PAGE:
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Canadian Open Conclusion: Adam Hadwin and John Daly

Crowds line the fairway as Adam Hadwin hits his approach on the 18th hole at the RBC Canadian Open.

Yesterday was once again a pretty busy day, with vandalism to one of the greens, lots of people, and a split field designed to get all of the players off the course by 3 pm pacific, so the television cameras could catch all the action.

The story of the day was Abbotsford, BC’s Adam Hadwin. I wrote about him for Golfdigestcanada.ca (the full story is here — an excerpt is below):

“Really who am I?”

That was the question Abbotsford, B.C. golfer Adam Hadwin asked a crowd of reporters following his 2-under third round of 68 at the RBC Canadian Open that sees him alone in second place. The answer? He’s one of only a handful of Canadians to have a realistic chance to win the country’s national open since Montreal’s Pat Fletcher won the tournament in 1954.

“I’m a Canadian Tour player – I’m not a PGA Tour star,” Hadwin said after walking off the course having made five birdies against three bogeys. “I don’t find it surreal because I feel I belong here. I just needed the opportunity to get out here. I think I kind of proved that today.”

Hadwin’s swaggering version of golf captured the imagination of the throngs of fans at Shaughnessy Golf and Country Club, as well the respect of PGA Tour veteran Scott McCarron, who played alongside the Canadian.

McCarron first noticed Hadwin earlier in the week, and became so intrigued by his simple golf swing that he grabbed his video camera to record it.

“He has a beautiful swing,” McCarron said. “I was very impressed. He came out firing at pins and making birdies. He handled today very, very well and if he can do the same things tomorrow, he’ll be fine. He’s going to have a long career ahead of him – he’s a good player.”

 Can Hadwin maintain the pace he’s set, or will be wilt under the collective history and attention? That was the discussion of a number of golf writers last night who went for dinner in downtown Vancouver, including ScoreGolf managing editor Jason Logan, the CBC’s Peter Robinson, ScoreGolf editor Bob Weeks, CanTour development manager Scott Pritchard and Sympatico Sports editor Matthew Parkinson. Logan thought Hadwin might just be brazen and confident enough to enjoy the attention and pull off a win. Or he could shoot 75 and finish in 12th. That would be a shame. I’d rather have the big story than have to write about Kris Blanks winning the tournament.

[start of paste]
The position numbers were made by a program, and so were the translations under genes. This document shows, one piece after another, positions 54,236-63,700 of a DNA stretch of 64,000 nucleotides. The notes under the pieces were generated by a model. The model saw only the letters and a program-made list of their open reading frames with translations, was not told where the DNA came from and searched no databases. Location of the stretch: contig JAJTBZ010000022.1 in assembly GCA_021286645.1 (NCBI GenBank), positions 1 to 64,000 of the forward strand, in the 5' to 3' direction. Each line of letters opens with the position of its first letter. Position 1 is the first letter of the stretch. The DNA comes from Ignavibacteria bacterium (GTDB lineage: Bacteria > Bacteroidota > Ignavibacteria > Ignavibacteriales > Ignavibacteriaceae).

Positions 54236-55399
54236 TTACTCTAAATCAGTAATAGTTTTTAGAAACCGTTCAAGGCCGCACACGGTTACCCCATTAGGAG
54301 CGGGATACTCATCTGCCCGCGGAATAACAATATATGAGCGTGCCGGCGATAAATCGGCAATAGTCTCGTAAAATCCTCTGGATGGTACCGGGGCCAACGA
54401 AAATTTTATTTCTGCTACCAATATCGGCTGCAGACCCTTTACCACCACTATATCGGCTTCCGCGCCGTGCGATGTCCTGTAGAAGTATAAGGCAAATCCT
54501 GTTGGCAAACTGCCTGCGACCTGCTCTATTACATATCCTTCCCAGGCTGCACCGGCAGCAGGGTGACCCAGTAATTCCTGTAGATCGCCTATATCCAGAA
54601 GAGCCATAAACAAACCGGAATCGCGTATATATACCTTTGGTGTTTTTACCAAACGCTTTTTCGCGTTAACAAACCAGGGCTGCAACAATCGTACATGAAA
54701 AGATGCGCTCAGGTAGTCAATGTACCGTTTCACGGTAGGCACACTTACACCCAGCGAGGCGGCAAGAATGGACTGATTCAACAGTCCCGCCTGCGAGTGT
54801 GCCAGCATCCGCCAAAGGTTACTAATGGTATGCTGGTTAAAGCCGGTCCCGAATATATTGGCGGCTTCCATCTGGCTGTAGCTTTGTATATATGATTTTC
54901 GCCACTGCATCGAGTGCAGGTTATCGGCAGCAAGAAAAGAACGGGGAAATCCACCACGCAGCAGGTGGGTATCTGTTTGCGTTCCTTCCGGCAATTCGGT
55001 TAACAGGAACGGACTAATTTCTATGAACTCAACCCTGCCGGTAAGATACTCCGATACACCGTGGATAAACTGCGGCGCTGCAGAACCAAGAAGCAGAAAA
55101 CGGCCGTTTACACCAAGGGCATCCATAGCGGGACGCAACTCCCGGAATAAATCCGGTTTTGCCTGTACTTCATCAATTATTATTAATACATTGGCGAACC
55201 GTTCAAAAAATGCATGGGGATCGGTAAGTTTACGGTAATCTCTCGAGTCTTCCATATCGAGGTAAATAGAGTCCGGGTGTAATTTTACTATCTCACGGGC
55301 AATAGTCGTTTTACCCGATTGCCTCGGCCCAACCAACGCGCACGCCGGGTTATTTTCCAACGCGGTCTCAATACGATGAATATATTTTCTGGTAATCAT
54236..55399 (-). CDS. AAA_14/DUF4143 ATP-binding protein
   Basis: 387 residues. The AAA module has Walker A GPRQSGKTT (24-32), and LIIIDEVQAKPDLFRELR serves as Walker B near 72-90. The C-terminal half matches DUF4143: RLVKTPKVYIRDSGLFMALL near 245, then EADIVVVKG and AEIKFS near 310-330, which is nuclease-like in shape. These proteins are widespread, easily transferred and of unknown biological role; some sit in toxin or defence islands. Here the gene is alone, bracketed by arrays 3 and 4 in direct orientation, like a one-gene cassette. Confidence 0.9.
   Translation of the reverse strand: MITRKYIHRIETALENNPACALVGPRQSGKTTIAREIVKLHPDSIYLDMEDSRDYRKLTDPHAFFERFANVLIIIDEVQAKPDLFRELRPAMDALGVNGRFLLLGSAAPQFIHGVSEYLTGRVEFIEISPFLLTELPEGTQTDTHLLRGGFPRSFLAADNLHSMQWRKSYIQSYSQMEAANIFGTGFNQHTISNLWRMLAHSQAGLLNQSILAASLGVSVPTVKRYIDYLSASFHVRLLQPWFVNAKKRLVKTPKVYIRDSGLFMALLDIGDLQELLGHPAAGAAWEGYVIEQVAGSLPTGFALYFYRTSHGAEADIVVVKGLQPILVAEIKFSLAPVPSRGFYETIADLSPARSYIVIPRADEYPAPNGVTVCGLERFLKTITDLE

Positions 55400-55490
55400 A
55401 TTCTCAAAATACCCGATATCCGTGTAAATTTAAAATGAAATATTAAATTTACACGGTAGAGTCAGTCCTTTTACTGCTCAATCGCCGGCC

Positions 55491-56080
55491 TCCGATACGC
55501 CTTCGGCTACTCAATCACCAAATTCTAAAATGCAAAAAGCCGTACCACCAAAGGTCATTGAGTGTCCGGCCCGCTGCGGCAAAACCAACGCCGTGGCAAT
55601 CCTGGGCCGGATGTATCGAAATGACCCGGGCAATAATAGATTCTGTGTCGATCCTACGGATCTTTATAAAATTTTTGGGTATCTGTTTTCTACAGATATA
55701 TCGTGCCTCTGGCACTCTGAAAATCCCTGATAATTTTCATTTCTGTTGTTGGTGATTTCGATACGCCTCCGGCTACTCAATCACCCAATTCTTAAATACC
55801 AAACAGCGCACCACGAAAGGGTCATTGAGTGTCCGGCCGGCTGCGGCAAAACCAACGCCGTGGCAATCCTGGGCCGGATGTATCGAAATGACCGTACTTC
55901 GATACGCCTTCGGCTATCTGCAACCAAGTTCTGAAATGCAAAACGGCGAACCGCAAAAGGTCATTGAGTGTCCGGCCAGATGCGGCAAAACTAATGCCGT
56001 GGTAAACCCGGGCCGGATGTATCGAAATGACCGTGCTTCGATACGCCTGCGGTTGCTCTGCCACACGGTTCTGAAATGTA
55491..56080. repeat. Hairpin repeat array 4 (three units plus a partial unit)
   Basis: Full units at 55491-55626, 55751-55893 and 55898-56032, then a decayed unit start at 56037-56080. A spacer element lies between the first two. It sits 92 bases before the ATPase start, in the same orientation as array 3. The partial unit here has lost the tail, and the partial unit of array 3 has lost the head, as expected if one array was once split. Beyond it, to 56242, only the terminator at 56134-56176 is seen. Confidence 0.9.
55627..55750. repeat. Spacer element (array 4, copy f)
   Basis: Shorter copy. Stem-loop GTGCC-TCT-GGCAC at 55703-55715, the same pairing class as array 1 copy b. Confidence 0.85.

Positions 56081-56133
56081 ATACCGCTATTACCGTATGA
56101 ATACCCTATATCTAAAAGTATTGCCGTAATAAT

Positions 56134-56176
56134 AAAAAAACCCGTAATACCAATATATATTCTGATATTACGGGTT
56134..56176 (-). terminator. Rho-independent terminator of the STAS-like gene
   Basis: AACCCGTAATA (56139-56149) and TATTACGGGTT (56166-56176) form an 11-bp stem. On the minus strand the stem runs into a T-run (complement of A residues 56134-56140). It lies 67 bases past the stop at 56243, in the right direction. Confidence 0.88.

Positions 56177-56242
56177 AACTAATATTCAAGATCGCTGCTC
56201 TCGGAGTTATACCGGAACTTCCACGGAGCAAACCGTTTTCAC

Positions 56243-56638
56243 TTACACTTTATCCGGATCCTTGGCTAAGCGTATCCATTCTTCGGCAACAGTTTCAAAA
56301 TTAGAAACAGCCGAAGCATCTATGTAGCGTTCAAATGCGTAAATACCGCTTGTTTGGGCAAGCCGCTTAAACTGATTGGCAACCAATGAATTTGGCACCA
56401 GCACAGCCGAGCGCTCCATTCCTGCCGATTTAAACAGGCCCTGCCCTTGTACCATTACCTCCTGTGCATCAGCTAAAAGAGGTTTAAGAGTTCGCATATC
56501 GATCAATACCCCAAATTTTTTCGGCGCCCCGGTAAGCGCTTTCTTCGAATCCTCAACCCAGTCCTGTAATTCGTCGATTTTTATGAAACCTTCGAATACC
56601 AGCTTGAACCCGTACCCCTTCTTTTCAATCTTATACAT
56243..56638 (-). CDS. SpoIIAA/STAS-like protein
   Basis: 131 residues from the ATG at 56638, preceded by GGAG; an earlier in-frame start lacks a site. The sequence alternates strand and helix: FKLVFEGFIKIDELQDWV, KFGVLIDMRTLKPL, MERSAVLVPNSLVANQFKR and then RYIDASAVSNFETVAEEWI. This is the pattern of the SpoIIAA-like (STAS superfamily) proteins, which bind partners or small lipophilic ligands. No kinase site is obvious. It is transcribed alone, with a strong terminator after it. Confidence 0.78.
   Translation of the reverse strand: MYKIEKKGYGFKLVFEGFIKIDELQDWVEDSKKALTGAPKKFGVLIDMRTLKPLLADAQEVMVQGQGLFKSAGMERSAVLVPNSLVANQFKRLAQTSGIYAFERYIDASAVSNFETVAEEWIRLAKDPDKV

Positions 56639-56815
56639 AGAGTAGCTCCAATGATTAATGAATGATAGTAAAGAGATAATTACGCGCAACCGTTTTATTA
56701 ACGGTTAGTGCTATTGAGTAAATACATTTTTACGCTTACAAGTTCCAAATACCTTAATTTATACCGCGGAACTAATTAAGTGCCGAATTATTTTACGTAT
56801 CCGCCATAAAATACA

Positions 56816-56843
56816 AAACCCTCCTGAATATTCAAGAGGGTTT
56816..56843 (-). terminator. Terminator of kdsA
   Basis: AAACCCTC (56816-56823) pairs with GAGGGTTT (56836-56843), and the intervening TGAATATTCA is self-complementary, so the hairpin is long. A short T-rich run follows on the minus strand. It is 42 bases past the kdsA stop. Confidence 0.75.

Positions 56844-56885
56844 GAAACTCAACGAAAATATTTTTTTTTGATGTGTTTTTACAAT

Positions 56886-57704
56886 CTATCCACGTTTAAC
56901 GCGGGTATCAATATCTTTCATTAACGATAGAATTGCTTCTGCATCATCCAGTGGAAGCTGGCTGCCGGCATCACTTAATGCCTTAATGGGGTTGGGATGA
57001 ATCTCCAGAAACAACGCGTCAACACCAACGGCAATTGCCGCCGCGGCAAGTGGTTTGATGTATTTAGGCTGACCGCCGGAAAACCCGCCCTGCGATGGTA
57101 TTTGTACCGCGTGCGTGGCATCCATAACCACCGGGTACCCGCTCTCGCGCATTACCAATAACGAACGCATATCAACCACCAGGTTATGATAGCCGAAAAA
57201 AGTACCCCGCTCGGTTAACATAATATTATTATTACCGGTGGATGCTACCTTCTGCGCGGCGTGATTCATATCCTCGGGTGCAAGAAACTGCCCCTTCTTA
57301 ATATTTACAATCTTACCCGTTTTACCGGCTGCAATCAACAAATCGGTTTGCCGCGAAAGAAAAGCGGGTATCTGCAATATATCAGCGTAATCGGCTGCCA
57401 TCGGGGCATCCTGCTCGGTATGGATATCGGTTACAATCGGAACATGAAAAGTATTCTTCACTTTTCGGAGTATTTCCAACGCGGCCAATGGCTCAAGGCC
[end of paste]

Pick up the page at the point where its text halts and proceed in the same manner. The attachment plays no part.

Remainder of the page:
The other notable name I scribbled about yesterday was, well, John Daly. Only a day after concluding his round with a 4-putt, Daly shot 3-under to enter the final day T5 and with a shot to win. I wrote about the interest in Daly for Sympatico. I’m always fascinated that people still care about washed up golfer who no longer makes cuts, isn’t particularly nice to the fans (he blows past way more autograph seekers than he signs for), storms past reporters if anything in his round goes wrong and generally forgets that he’s only here because he begged RBC to let him in via Twitter. Anyway, here’s a taste of my piece:

For more than a decade, John Daly has been lost in the wilderness of alcoholism, gambling addiction, failed marriages, and trouble with both the law and sponsors. His life became such a made-for-TV reality show that inevitably the Golf Channel actually created one. He appeared at the 2007 RBC Canadian Open with scratches on his face, allegedly from an assault by one of his now ex-wives. It was in Vancouver, site of this week’s top Canadian professional golf tournament, that Daly began uncontrollably shaking during the 1998 Greater Vancouver Open, and later broke into tears on the 15th green.

Lost in the headlines, divorces and drama is the fact that, once upon a time, Daly was one of the game’s biggest stars, a man who could overwhelm a golf course with his length and make birdies with his all-world short game.

Yesterday, at least for nine holes, Daly once again appeared to have the touch that won him five PGA Tour titles, including two majors. After four-putting the final green in his second round, and storming by assembled reporters hoping to get a comment about his latest comeback, Daly shot 4-under 31 on his back nine in the third round to fly up the leaderboard. As unlikely as it might have seemed earlier in the week, Daly, who was given a sponsor’s exemption into the tournament, finished the day tied for fifth, only three shots off the lead at Shaughnessy Golf and Country Club.

 The full column is here.

 

 

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Robert Thompson

A bestselling author and award-winning columnist, Robert Thompson has been writing about business and sports, and particularly golf, for almost two decades. His reporting and commentary on golf has appeared in Golf Magazine, the Globe and Mail, T&L Golf and many other media outlets. Currently Robert is a columnist with Global Golf Post, golf analyst for Global News and Shaw Communications, and Senior Writer to ScoreGolf. The Going for the Green blog was launched in 2004.

2 CommentsLeave a comment

  • RT. I’ve always had a soft spot for JD. His country boy charm and his unbelievable natural talent has always been a standout relative to his relatively vanilla competitors. Don’t know him from a hole in the ground, other than his public persona. What I’m curious about is what the heck was going on with Anthony Kim? did you try talking to him?

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